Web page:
For non-trivial contributions, merge requests that are not work-in-progress should sit for at least 36 hours to ensure that contributors in other timezones have time to review. Consideration should be given to weekends and other holiday periods to ensure active committers all have reasonable time to become involved in the discussion and review process if they wish.

Guideline 5

It is asked that maintainers (active committers) indicate their unavailability when they know they will be absent from the project for longer periods of time. This helps keep momentum going, allowing others to step in quicker to help land merge requests.

Code review lingo

Commonly used lingo when reviewing a MR

  • "Concept ACK" - "I have not reviewed the code, but I approve of this change conceptually"

  • ACK - "I have reviewed and tested the code"

  • utACK - "(untested ACK) I have reviewed the code"

  • tACK - "(test-only ACK) I have only run the tests on the code, not able to review it"

  • NACK - "I don't approve of this change because of review or verification issues with it"

Use of labels, commit tags and "Draft"


GitLab has a facility for decorating issues and Merge Requests with labels. Please see below for a list of known labels.

All labels should a clearly explained meaning and purpose. It is suggested that if a label is not documented, that an issue is opened to notify the maintainers of update the documentation.

labels on issues may change during lifetime of an issue / MR.

Anyone can set labels (add new, change, remove) at any time, the GitLab system records all these label changes so it remains traceable who did what, when.


Committers can add prefix tags to their commit messages and MR titles to provide brief visual summary of their committed or proposed changes.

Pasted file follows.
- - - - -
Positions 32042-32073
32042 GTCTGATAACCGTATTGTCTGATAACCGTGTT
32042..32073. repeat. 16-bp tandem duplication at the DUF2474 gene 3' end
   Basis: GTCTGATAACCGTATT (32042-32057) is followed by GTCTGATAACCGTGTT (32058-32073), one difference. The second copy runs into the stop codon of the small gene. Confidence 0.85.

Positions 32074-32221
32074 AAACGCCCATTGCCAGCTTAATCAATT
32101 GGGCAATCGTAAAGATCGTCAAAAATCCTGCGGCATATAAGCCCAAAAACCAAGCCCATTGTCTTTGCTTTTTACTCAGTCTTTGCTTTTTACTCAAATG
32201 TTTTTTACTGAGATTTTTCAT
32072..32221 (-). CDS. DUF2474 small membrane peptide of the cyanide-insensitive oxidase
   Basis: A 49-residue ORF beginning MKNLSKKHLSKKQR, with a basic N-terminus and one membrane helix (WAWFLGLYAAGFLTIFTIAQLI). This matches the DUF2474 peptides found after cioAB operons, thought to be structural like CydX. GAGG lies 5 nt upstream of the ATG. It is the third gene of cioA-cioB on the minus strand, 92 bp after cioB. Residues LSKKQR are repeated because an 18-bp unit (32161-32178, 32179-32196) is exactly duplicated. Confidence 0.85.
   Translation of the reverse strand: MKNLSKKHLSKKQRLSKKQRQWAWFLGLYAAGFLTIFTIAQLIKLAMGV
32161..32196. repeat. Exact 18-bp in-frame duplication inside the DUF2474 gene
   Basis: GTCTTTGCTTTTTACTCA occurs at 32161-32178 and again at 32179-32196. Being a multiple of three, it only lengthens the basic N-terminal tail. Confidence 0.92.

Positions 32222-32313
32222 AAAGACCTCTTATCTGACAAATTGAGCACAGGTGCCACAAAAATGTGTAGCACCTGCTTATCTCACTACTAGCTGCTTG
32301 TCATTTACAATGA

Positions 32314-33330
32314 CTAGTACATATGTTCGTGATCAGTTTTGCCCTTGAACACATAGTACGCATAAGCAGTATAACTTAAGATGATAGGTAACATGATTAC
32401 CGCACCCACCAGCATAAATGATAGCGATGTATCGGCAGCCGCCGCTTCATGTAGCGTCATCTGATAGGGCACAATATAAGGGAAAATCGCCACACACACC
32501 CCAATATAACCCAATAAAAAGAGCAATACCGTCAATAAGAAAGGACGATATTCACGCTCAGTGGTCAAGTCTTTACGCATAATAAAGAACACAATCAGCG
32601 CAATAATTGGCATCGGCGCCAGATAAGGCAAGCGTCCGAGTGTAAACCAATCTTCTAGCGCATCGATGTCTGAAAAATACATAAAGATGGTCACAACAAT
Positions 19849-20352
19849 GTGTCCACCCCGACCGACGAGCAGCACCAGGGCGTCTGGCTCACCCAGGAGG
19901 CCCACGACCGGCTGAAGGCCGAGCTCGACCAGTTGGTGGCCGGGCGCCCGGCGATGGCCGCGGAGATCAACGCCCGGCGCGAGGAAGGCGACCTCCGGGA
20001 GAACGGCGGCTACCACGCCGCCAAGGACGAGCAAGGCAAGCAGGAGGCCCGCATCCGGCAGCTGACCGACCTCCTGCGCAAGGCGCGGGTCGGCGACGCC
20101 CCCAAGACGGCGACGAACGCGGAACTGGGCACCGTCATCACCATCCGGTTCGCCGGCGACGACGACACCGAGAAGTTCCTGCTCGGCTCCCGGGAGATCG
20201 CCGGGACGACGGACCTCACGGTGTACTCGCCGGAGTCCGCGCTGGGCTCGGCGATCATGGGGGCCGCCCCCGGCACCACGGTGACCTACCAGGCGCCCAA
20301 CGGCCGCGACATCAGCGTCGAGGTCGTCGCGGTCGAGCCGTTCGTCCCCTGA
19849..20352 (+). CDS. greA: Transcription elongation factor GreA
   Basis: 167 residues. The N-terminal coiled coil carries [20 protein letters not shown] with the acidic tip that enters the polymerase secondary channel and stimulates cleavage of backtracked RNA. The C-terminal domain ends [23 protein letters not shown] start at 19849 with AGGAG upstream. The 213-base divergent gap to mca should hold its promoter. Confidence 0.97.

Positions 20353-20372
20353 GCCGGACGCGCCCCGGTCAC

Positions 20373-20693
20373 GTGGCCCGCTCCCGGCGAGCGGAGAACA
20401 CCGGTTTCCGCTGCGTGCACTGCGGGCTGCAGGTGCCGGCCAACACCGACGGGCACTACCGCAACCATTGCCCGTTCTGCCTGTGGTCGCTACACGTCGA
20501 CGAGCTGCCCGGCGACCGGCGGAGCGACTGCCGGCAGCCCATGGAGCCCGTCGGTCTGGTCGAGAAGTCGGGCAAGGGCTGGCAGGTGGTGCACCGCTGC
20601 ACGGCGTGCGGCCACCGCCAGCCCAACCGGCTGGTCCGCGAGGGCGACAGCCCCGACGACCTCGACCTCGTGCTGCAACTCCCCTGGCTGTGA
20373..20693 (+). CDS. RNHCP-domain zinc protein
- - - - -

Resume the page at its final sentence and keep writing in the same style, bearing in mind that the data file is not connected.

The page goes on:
These tags have no special meaning to GitLab (at least not yet) and are simply for human consumption at this stage.They are not well standardized, but below you will find a section documenting some better known commit tags.


When a merge requested is prefixed by "Draft:", GitLab blocks merging of the MR.

People who submit or work on a merge request should set the "Draft" prefix as long as they know the MR will still receive extensive revision and is not yet in a state ready for merge review.

"Draft" is a signal to others that they need not yet review an MR or issue - it is not ready for review yet.

If you have worked an issue/MR and feel it is now ready for further processing (review and line-up for merging) then please remove the "Draft:" prefix. The issue/MR will attract intention soon, but you can also invite others for review explicitly either through assignment or letting them know via comments or on developer chat channels.

Occasionally, developers may ask for review of Draft items in the understanding that such review is preliminary and intended to gather input for revision which is believed to be needed still.

List of labels currently used on BCHN GitLab

NOTE: MR = "Merge Request"

  • "benchmark" : issue/MR is classified as relating to product benchmarks

  • "bug" : issue/MR is classified as relating to some product deficiency (either w.r.t. a specification or design, or as experienced by a user)

  • "consensus" : issue/MR is classified as relating to consensus change

  • "consensus-sensitive" : issue/MR is classified as relating to consensus relevant functionality, but not intending a change to consensus

  • "enhancement" : issue/MR is classified as relating to an improvement of the product which is not yet covered by a specification or design

  • "backport" : issue/MR is classified as relating to an backport of a fix or enhancement from some upstream source (e.g. Bitcoin Core or Bitcoin ABC)

  • "build": issue/MR is classified as relating to the software build system

  • "devenv": issue/MR is classified as relating to development environment

  • "qa": issue/MR is classified as relating to the product quality assurance (QA) process or supporting tools

  • "documentation": issue/MR is classified as relating to the product documentation